Skip to Accessibility Tools Skip to Content Skip to Footer

The “Staple Starch” Challenge

Recently I decided to take home all of the white rice that came along with my dinner at a local Chinese restaurant so I could, out of curiosity, measure the amount of rice commonly served with one single entrée. It was two full cups – 6 “carb choices” in diabetes language, or 90 grams of carbohydrate. The story is much the same with other “staple” starches like potatoes, pasta, or bread – concentrated carbohydrate in a food that we’ve known and loved since childhood. These foods are sometimes called a “staple food”— defined as a food that is eaten routinely, and in such quantities that it constitutes a dominant portion of a standard diet in a given population.

Staple starches may still provide essential calories and carbohydrate energy for some poorly nourished people, but for most of us these foods are just a cultural or family tradition. And, with diabetes, staple starches can be a huge challenge because of that history.

It’s not that these foods are forbidden – the challenge is the portion size. The 15 grams of carbohydrate portion – one “carb choice” – is only ⅓ cup cooked rice or pasta, 3 ounces of white potato and one slice of bread. These are not “traditional” portions.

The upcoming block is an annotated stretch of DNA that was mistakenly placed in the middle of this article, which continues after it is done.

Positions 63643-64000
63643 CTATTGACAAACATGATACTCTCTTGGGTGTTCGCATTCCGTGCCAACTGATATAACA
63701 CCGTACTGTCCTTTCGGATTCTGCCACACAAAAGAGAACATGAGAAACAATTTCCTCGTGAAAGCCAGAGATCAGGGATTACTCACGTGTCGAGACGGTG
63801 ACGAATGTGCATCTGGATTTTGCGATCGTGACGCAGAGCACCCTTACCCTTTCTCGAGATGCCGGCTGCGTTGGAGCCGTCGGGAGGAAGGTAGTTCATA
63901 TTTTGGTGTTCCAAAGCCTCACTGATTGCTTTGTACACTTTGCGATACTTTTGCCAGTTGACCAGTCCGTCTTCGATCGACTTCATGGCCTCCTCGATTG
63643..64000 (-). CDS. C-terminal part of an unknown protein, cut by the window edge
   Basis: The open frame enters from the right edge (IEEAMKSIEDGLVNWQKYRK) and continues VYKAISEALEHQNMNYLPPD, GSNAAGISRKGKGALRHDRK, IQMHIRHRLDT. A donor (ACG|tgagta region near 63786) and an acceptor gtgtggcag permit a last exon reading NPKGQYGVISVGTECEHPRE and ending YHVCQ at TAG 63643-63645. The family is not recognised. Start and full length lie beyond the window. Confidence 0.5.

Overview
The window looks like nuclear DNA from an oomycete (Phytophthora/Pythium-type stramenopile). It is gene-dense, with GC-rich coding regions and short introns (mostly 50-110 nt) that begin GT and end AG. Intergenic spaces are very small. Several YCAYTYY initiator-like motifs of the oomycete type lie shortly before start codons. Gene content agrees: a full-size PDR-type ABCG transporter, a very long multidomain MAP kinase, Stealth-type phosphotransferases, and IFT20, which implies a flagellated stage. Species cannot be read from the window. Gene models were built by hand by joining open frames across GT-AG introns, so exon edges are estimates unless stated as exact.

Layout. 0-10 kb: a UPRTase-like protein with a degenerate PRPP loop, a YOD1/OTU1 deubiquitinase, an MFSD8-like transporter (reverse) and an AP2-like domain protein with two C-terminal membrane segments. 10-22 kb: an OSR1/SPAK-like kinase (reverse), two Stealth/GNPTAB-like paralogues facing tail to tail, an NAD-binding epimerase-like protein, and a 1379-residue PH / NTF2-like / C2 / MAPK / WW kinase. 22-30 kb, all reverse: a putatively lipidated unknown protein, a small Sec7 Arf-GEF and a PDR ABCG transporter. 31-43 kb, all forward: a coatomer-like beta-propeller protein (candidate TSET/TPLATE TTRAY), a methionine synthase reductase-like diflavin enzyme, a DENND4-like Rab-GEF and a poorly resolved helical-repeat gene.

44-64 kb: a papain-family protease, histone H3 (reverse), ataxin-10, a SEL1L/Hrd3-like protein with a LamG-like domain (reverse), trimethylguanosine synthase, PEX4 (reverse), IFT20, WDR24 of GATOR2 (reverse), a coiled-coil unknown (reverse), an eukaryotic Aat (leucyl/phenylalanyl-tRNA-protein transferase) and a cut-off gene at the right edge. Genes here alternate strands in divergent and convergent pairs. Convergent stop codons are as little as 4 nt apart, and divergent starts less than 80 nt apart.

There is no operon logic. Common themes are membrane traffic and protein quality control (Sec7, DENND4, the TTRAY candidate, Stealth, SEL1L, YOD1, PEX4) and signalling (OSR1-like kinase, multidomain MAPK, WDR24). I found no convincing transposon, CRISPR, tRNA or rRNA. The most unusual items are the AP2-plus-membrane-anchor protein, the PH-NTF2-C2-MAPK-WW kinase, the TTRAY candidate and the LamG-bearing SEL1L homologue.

How can you keep your traditional staple starch on your menu without feeling deprived? Stop treating them like a bland filler. Prepare your rice, potato, or pasta with herbs and spices and/or with vegetables. By adding a boost of flavor to highlight the tastes of your staple starch you’ll feel like you are getting more food for less.

• Roast potatoes with a little olive oil, garlic and a fresh herb like rosemary
• Toast almonds or pecans to mix with brown rice and scallions, or make Spanish rice with tomatoes, cumin, oregano and cayenne
• Serve pasta with mushrooms or with sautéed vegetables

Powerful flavors can compensate for smaller portions, so give your traditional starch the recognition it deserves and you can have your starch and eat it too.

This article represents the opinions, thoughts, and experiences of the author; none of this content has been paid for by any advertiser. The team does not recommend or endorse any products or treatments discussed herein. Learn more about how we maintain editorial integrity here.